Justin Upton is on his way out of town, regardless of what the Arizona Diamondbacks say publicly.
The hottest MLB rumors can be confusing and contradictory. Bleacher Report distinguishes speculation from substance in this latest fact-or-fiction article.
At this late stage of the offseason, mobs gravitate toward certain desirable players, while others seemingly struggle to generate any interest.
But you can't believe every report.
These definitive updates combine the best available information with a little common sense.
The southpaw agreed to a two-year deal on Dec. 21, but never underwent a mandatory physical. He reportedly injured his non-throwing arm earlier that month.
As of last week, the Pittsburgh Pirates were still speaking with Francisco Liriano's agent, tweets Rob Biertempfel of the Pittsburgh Tribune-Review.
Looks like the front office grew impatient.
Bill Brink of the Pittsburgh Post-Gazette reports that Jeff Karstens will re-join the club.
Dealt to Pittsburgh in 2008, he spent parts of five seasons in the rotation prior to being non-tendered this winter. Karstens went 5-4 with a 3.97 ERA and 1.15 WHIP in 19 appearances last summer. Biertempfel writes that the Pirates will pay him $2.5 million.
The team expects to slot Karstens behind A.J. Burnett, Wandy Rodriguez and James McDonald.
It's tough to imagine Liriano getting the final spot over cheap internal candidates like Jeff Locke, Kyle McPherson and newly-signed Jeanmar Gomez. Each of them gained MLB experience in 2012.
The New York Mets have never stopped loving Scott Hairston. He launched a career-high 20 home runs for them last season and moved into an everyday role down the stretch.
Hairston has also been linked to the New York Yankees, whose 2013 starting outfield will be comprised entirely of left-handed batters.
Truth be told, neither considers him a top target.
YES Network's Jack Curry reports that the Yankees could just as easily balance the lineup by acquiring Mike Morse from the Washington Nationals:
Yankees called the Nats about Morse after LaRoche signing, but Nats weren't ready to talk trade yet. The two teams will eventually talk.— Jack Curry (@JackCurryYES) January 11, 2013
The team aims to get below the $189 million luxury tax threshold by 2014. Signing Hairston to a multi-year deal would make that a challenge, whereas Morse comes off the books next winter.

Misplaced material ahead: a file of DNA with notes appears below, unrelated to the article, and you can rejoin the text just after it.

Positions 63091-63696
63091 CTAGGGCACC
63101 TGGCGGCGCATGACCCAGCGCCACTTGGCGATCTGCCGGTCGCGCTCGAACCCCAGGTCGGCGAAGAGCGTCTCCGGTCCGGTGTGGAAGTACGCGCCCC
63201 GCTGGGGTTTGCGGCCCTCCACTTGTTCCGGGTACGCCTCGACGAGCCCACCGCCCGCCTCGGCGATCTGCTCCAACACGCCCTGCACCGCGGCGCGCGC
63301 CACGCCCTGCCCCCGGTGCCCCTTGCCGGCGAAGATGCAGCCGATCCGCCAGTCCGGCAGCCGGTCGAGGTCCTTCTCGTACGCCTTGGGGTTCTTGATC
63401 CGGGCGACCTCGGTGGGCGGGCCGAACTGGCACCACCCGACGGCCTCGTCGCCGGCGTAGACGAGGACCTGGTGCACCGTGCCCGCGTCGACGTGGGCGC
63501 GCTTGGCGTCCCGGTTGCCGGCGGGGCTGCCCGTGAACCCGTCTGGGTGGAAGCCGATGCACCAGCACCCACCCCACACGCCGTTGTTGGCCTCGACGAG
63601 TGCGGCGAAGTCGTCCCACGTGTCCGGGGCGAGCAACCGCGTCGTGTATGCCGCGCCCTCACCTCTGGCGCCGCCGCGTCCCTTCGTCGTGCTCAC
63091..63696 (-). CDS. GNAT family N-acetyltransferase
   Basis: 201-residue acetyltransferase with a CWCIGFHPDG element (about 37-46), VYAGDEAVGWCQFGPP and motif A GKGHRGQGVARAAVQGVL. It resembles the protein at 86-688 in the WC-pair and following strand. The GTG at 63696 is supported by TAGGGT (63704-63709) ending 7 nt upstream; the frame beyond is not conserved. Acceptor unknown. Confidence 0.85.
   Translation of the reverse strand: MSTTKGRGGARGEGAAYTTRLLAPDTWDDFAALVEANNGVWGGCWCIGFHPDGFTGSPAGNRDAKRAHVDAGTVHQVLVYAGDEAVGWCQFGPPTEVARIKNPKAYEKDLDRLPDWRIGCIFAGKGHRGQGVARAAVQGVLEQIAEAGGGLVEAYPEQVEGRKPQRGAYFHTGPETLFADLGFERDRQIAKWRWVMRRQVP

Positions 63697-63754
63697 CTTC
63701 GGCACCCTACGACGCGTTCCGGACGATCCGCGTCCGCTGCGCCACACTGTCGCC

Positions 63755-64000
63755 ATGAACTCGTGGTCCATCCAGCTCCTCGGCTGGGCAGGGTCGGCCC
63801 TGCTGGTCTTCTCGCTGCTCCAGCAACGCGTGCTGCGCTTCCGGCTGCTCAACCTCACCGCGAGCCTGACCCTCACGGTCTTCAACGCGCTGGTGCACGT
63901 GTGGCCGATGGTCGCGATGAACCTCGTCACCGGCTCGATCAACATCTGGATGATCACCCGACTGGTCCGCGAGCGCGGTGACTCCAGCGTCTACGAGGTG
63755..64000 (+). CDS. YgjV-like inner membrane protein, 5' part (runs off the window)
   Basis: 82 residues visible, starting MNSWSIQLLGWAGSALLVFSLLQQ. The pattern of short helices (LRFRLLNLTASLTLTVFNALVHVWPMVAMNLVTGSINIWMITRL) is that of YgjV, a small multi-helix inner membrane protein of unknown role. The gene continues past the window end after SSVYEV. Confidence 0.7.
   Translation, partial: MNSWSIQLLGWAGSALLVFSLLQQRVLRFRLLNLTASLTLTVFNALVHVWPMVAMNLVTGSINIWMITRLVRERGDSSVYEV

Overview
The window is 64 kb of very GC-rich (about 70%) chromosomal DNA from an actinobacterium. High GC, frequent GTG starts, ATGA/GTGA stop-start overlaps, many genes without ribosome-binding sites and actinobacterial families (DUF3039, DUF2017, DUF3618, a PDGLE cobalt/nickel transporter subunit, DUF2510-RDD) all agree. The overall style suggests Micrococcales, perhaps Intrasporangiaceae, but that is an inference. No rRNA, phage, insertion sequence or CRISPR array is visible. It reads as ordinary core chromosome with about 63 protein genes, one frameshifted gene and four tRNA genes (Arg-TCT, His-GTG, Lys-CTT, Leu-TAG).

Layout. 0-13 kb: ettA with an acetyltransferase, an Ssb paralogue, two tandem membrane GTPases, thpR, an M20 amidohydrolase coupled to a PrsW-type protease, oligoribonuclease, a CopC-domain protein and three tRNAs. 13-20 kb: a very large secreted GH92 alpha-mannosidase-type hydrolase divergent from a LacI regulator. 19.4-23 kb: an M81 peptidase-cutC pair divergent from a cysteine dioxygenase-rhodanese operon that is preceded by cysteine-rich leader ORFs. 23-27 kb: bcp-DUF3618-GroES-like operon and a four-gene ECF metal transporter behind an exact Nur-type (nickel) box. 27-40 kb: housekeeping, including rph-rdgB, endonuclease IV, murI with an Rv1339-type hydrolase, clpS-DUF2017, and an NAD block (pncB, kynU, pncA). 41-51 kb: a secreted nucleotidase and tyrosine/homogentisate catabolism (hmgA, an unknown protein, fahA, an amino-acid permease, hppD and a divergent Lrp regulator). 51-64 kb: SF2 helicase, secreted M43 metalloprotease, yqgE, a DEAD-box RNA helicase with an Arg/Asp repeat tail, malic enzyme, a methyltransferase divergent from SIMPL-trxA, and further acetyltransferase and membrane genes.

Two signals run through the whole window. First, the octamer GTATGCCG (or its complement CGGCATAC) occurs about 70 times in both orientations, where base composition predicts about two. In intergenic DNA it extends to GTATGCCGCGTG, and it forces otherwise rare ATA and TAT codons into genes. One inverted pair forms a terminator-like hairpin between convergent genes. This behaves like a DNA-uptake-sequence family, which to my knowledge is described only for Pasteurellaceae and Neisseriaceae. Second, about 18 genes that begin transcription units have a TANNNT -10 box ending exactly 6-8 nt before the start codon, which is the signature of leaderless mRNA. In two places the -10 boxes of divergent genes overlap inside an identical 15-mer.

Though the crosstown Mets have no objection to Hairston's preferred contract length or role, they will first pursue "bigger name" outfielders, according to Jon Heyman of CBS Sports. That includes Justin Upton (via Marc Carig, Newsday).
The Arizona Diamondbacks clearly want Justin Upton gone.
They were disappointed but not deterred when the outfielder vetoed a potential deal to the Seattle Mariners. Upton's no-trade list only includes four MLB teams.
One major league source seems confident that "something is going to happen," according to Scott Miller of CBS Sports.
The aforementioned New York Mets could use someone with Upton's skill set. Also, Arizona likes Texas Rangers prospect Mike Olt (via Buster Olney, ESPN). The Rangers have been inquiring about Upton throughout the offseason and would be interested in any transaction that doesn't compromise their shortstop depth.
Currently, the D-Backs control five potential starting outfielders. Their preference is to move the most expensive one.
At this time a year ago, Scott Boras client Prince Fielder didn't have a completed contract, but he signed a $214 million deal with the Detroit Tigers the following week.
Never doubt the skills of baseball's super agent.
The Los Angeles Angels, Seattle Mariners and St. Louis Cardinals have all backed away from Kyle Lohse in recent weeks, according to MLB Trade Rumors. He's still a good fit for the San Diego Padres and Texas Rangers, teams with money to spend in competitive divisions.
Michael Bourn also makes sense for the Rangers, who have yet to replace Josh Hamilton in the outfield.
Re-signing with the Atlanta Braves is another possibility, general manager Frank Wren tells David O'Brien of The Atlanta Journal-Constitution. He would probably play left field in that situation.
There's competition for both players and bidding wars typically lead to big bucks.